menu

Hacked LCD Monitor Only Reveals Its Contents To Its Owner

technology

This DIY project hides your screen from everyone but you.

Tiffany Nesbit
  • 12 may 2014

There are all kinds of things you might be viewing on your computer which you wouldn’t want a passerby to know about, like embarrassing titles in your Netflix queue, bank balances, job postings, and at home remedies to cure weird personal ailments. You could certainly purchase a privacy monitor from an electronics store; they’re pretty simple to attach but cost around $100, and odds are you probably have everything you need to make your own privacy monitor at home — one that would literally only be viewable by you.

unscrewed-monitor.jpg

The necessary materials are an old LCD monitor, superglue, paint thinner (or another solvent), paper towels, a screwdriver or drill, a pair of old glasses, and an x-acto knife or box cutter. If you follow the steps below, posted on Instructables by Dimovi, an electrical engineer based out of Austin, you can easily create your own privacy monitor. You’ll be free to have covert TV-watching and web surfing experiences in no time.
lenses-removed-glasses.jpg

Step 1: Using a screwdriver or drill, unscrew your monitor screen from it’s frame.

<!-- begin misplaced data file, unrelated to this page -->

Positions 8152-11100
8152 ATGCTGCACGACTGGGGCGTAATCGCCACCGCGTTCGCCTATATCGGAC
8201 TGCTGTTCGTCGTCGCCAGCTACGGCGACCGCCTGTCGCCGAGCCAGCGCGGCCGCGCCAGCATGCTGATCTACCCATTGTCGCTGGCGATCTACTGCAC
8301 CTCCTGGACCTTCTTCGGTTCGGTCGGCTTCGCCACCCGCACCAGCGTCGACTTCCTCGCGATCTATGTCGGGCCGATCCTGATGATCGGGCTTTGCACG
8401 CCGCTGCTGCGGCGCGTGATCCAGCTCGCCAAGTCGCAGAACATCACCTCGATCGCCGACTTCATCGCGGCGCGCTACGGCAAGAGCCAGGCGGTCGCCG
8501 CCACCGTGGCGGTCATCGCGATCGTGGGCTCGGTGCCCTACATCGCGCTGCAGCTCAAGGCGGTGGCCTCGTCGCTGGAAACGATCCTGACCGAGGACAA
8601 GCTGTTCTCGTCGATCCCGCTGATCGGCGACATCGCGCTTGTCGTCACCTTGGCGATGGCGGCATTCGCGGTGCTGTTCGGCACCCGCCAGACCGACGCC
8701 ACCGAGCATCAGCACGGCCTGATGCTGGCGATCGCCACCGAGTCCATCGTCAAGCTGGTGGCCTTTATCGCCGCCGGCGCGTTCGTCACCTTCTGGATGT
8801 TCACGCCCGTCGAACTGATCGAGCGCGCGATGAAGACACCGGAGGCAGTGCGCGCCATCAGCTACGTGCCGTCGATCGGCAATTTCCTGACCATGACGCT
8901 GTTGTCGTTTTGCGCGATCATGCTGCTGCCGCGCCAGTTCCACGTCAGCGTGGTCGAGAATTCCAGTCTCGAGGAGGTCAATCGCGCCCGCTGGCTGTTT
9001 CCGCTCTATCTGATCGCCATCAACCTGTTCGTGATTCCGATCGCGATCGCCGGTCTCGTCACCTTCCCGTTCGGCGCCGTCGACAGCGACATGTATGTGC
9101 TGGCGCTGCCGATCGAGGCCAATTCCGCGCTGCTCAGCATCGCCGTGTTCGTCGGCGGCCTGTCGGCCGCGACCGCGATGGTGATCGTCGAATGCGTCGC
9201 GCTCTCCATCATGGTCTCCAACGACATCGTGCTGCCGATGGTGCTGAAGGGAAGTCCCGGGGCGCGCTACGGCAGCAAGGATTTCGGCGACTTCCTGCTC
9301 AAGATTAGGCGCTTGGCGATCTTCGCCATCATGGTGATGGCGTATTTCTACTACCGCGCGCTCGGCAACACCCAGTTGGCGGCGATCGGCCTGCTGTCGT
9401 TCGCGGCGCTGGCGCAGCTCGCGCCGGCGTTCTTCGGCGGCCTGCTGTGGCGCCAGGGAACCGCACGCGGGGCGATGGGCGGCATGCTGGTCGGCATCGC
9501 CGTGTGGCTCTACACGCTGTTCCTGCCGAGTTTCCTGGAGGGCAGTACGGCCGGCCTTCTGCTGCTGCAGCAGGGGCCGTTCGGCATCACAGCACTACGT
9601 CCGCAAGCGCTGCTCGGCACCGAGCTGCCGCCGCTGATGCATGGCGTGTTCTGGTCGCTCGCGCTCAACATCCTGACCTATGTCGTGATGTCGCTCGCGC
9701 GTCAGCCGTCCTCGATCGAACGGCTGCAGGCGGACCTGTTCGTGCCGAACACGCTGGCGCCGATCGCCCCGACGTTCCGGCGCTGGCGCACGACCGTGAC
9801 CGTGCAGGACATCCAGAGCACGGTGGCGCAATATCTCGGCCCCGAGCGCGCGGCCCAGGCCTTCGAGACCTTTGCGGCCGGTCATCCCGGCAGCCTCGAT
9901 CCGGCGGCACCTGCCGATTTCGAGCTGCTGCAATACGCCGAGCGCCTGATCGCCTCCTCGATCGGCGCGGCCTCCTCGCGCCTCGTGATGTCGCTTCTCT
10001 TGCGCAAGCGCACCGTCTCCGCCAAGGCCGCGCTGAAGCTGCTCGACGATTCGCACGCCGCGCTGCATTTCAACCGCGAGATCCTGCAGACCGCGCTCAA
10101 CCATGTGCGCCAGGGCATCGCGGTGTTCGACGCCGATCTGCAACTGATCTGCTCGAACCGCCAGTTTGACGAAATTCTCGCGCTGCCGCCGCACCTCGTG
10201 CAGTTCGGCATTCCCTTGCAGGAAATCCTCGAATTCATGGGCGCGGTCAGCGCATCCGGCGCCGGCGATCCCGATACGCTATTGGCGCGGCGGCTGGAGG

Step 2: Cut the two films from the screen with your x-acto knife or box cutter. Feel free to ditch the frosted one, you’ll only need the polarized one, but be careful to remember the orientation of the screen (which side was facing the computer, which side is the top).
Step3: Apply the solvent to paper towel and place on screen to loosen left-over glue. Once it becomes soft, scrape it off with a piece of plastic.
Step 4: Put the frame back onto the monitor and screw it back shut.
Step 5: Take the lenses out of your glasses.
Step 6: Tape the lenses to the film (making sure the film is oriented just as it was on the monitor) and cut out the lense-sized portions of the screen. If you prefer, you can also have a laser cutting service do this for you.
Step 7: Glue the film to the lenses and put the lenses back into the glasses frame. Put the glasses on and look at the monitor, only the person wearing the glasses can see what’s on the screen.
privacy-lcd.jpg

So far, over a million people have viewed these instructions. According to the comments, other than the glue taking a while to soften, they work great. For a better idea of how these glasses work, check out the video below, then try to make them for yourself.

Instructables

technology
Trending

Volvo's Self-Driving Trucks Will Soon Be Put To Work In An Underground Mine

Automotive
Automotive Yesterday

Toyota Is Using Sewage To Power Its New Electric Car

A new hydrogen-fueled vehicle is driven by what we flush away

Culture Yesterday

Catch A Concert On This Small Floating Island

A man-made archipelago in Italy is hosting music and art performances

Trending

Get PSFK's Related Report: Future of Automotive

See All
Design & Architecture Yesterday

DIY Kit Lets You Build Your Own Wooden Bike, Boat Or Caravan